‘I was really nervous about cycling on main roads, to the point that I was having panic attacks, so to overcome that fear and do something that I enjoy is definitely something to celebrate (even if I do still avoid roundabouts).’
‘Despite it being an absolutely horrific year, I feel like in 2020 – for the first time really – I’ve developed a positive attitude which has stuck with me (hopefully for the long-term).
‘The year has really made me appreciate my friends, family and loved ones and a renewed love of really simple things, like cooking and long walks. In the past, I’ve tried to have a positive mentality on things, and while I might have done so for a while I never really kept it up, but I really feel like I’ve got a new outlook now as this year draws to a close.’
‘This year I am really proud that I have got back into reading. It feels like such a small thing, but I haven’t read properly since I left university, so getting through more than a handful of novels this year is something I am really proud of.
‘I’m happy I have been able to find the joy in books again. It has provided some much needed escapism from the news and social media. I’m definitely going to keep it up.’
‘My little win this year is that I have got really into cooking. I only had a few dishes that I knew how to do before 2020, but since all the lockdowns I have thrown myself into it, and it has changed so much about how I think about food.
‘I have loads of cookbooks now, I make pasta from scratch, I have tried a whole range of new cuisines and I have learnt so much and built up so much confidence. Going forward I think it will mean I eat more healthily, and save money on takeaways.’
‘My successes for 2020 have been meal planning properly and cooking from scratch, trying out lots of recipes I’ve wanted to, rather than just sticking to the same old things because it was easier.
‘Also, getting a proper skincare routine and sticking to it. It used to feel like a proper chore but now I quite enjoy my little ritual every night before bed and my skin has never felt better after finally getting the products right.’
‘The thing I’m most proud of this year is showing people I love how much I care about them more often.
‘I’ve made an effort not to take people for granted and to message people back more, pencil in calls even if I’m feeling lazy, and be open in saying “I miss you”, and “I hope you’re doing okay”.
‘Despite this horrible year, I’d like to think my relationships with family, friends, and my partner have come out stronger.’
Practical tips for celebrating small successes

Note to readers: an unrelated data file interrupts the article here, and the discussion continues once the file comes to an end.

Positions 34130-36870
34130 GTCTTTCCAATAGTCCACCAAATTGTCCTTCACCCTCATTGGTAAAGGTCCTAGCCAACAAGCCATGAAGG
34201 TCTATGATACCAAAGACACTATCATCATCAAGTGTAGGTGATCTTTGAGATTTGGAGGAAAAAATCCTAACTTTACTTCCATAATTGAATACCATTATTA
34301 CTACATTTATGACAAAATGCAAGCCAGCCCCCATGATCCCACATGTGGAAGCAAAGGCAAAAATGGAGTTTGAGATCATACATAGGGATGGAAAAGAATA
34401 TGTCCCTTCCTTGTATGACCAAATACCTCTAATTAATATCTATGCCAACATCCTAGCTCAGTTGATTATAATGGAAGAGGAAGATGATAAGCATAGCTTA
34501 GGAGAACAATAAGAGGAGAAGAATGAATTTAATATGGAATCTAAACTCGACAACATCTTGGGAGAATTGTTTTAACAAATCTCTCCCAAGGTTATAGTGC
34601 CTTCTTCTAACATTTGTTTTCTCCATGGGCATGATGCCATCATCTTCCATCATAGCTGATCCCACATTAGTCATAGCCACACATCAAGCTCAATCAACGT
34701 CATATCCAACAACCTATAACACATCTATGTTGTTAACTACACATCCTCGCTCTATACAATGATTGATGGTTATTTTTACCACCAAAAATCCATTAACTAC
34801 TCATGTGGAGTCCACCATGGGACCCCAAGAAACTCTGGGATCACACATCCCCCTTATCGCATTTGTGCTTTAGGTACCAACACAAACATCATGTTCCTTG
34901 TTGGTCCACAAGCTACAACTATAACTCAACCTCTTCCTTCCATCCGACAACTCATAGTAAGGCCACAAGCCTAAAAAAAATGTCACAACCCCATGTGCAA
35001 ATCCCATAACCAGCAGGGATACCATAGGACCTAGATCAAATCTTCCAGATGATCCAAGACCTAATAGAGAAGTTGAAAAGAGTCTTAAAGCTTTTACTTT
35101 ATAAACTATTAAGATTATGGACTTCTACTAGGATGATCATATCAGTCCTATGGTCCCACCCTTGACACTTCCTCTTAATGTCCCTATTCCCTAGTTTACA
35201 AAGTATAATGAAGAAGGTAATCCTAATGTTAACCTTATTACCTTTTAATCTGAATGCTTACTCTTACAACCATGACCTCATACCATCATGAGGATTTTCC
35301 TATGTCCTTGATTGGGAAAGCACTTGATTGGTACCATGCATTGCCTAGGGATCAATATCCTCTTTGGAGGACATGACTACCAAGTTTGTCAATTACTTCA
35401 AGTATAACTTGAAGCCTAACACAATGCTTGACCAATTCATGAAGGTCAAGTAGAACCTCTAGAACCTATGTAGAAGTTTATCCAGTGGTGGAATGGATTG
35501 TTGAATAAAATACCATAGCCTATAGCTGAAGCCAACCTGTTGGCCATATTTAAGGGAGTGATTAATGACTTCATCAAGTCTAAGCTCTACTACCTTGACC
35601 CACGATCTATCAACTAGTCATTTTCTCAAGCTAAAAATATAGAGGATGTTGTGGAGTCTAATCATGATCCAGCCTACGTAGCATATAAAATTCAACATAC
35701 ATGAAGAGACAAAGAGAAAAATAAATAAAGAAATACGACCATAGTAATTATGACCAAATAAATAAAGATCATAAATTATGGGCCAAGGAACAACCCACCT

‘Develop a mindset of gratitude through journaling, as this increases our focus on positive experiences, which improves wellbeing, increases happiness, resilience and compassion,’ suggests Martina.
Gratitude journaling consists of comprehensively recording at least one thing that you are grateful for every day – like a person in your life, or an academic, workplace or business achievement, or something tiny like making yourself a really nutritious breakfast.
‘Focusing on small wins through fostering gratitude can facilitate an increase in resilience and empathy will position you for success and growth in 2021,’ adds Martina.
Reward your small successes
Martina says this positively reinforces the behaviours as the chemical dopamine is released when the reward receptor is activated.
‘This increases our sense of achievement, productivity, motivation and feelings of happiness and joy,’ she says. ‘Consequently we are more likely to build upon these small wins.
‘I have observed the benefits of acknowledging and rewarding small wins whilst working with children and adults who are struggling with motivation and depression.
‘Rewarding small achievements, such as having a shower, getting dressed or making a phone call, can elevate someones mood and motivate them to engage in these behaviours consistently, which allows them to works towards returning to previous levels of functioning.’
Vocalise your successes
‘Tell people about your small wins,’ suggests Martina. ‘Talking about your small wins creates an opportunity to receive positive feedback and this will motivate you.
‘The incremental wins lead to larger wins and will facilitate you in focusing on the positives and successes, rather than selectively attending to losses or setbacks which can hijack your resilience and create stagnancy.’